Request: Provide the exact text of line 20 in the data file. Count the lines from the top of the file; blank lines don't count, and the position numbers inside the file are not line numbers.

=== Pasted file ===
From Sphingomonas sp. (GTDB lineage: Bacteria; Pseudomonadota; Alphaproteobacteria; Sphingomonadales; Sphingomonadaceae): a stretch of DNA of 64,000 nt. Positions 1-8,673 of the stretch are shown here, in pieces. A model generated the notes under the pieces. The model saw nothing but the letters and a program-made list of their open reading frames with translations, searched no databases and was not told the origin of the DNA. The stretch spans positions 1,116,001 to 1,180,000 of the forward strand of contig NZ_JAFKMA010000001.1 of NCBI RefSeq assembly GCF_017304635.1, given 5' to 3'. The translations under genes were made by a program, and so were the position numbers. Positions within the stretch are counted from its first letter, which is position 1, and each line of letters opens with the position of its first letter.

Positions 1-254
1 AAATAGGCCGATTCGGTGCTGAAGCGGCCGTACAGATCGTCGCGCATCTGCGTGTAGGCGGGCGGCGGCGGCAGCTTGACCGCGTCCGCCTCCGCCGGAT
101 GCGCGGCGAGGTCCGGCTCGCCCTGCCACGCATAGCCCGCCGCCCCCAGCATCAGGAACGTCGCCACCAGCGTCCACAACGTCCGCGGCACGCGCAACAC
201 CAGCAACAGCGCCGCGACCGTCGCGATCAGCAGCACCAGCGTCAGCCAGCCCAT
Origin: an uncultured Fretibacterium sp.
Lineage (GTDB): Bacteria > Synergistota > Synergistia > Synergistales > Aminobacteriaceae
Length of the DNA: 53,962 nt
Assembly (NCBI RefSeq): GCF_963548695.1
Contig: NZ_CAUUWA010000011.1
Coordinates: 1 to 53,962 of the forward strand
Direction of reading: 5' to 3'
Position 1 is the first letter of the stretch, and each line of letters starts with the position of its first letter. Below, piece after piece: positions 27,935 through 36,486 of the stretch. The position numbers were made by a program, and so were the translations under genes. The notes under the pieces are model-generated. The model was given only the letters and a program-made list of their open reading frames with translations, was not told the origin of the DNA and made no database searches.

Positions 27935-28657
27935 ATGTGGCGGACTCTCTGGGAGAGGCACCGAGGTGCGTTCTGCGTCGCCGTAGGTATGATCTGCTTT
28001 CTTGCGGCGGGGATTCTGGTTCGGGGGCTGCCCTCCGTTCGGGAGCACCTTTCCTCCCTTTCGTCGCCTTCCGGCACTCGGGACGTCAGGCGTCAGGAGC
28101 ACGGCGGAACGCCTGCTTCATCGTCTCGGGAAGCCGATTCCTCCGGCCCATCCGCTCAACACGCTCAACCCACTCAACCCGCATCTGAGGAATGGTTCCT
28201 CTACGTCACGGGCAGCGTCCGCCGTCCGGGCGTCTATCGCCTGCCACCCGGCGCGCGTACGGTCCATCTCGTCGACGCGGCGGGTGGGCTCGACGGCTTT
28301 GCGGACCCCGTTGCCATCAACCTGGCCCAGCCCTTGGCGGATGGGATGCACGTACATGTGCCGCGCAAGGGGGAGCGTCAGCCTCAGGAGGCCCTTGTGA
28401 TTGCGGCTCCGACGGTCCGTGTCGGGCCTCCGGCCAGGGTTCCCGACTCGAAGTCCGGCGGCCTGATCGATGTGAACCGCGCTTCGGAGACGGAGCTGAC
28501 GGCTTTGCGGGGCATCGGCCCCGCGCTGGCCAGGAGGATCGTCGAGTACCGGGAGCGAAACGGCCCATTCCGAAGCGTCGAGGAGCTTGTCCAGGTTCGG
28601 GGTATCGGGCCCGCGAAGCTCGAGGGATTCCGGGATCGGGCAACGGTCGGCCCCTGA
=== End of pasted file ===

28401 TTGCGGCTCCGACGGTCCGTGTCGGGCCTCCGGCCAGGGTTCCCGACTCGAAGTCCGGCGGCCTGATCGATGTGAACCGCGCTTCGGAGACGGAGCTGAC